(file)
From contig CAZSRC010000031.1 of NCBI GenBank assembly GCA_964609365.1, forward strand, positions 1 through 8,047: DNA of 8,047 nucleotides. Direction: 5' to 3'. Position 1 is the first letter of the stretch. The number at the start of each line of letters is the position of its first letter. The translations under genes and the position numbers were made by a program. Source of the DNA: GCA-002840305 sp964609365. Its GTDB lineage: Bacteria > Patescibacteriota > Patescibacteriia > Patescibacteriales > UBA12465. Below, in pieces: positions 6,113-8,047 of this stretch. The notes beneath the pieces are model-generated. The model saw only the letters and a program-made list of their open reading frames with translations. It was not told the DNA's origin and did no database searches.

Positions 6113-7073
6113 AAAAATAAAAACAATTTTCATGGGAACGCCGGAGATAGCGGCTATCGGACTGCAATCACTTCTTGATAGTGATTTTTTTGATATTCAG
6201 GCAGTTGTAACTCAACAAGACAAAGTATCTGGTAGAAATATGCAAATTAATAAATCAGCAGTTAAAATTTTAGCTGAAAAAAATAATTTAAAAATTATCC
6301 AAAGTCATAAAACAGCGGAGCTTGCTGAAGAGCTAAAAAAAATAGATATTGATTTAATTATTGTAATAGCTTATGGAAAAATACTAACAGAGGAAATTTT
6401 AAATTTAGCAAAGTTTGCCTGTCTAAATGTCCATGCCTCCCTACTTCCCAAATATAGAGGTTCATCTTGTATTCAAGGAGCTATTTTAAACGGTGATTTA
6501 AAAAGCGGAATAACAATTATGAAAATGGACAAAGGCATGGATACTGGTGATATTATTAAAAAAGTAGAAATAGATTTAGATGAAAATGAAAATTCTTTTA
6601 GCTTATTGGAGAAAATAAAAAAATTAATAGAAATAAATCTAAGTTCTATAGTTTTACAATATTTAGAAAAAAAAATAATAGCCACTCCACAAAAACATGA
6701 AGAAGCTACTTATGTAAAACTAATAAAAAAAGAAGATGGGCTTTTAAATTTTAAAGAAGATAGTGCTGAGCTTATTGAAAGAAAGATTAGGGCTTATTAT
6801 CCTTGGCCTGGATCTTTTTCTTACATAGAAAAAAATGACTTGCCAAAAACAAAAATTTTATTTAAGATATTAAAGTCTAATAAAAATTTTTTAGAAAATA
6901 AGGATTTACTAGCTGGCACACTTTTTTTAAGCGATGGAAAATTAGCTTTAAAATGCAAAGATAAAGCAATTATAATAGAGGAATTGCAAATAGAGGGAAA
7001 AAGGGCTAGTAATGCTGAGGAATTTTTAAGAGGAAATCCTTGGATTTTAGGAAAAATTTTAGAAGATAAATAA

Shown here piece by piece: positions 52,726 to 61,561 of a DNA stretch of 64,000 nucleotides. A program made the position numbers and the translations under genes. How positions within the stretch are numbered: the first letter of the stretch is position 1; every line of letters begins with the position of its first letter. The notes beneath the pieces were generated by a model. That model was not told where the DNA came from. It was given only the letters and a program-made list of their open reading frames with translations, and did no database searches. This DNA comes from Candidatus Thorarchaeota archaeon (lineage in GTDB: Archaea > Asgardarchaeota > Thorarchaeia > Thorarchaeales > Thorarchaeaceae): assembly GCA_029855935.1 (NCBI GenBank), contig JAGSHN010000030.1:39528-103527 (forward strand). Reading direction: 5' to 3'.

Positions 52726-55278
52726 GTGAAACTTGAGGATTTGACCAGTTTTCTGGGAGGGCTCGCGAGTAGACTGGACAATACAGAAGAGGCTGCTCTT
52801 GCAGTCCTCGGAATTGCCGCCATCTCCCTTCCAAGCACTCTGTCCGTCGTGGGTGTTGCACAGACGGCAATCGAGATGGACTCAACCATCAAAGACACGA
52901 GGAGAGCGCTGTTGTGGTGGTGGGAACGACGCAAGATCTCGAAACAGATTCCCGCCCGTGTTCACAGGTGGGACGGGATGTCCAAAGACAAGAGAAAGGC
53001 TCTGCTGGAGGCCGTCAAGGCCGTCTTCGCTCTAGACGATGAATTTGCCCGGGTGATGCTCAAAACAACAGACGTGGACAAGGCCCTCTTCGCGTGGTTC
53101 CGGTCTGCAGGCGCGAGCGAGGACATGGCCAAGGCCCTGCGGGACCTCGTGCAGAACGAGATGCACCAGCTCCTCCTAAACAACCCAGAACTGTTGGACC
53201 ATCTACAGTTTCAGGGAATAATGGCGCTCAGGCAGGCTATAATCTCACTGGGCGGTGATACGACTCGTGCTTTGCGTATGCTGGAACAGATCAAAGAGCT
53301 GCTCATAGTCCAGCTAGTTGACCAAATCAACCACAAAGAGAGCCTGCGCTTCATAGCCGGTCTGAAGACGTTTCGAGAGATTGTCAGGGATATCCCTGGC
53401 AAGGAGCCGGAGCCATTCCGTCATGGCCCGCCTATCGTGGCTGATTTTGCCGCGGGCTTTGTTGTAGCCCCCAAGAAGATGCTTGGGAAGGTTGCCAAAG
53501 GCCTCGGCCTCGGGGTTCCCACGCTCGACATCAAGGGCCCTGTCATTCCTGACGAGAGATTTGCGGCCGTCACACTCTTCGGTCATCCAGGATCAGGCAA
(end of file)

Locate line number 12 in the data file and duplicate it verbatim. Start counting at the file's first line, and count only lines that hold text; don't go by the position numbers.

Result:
7001 AAGGGCTAGTAATGCTGAGGAATTTTTAAGAGGAAATCCTTGGATTTTAGGAAAAATTTTAGAAGATAAATAA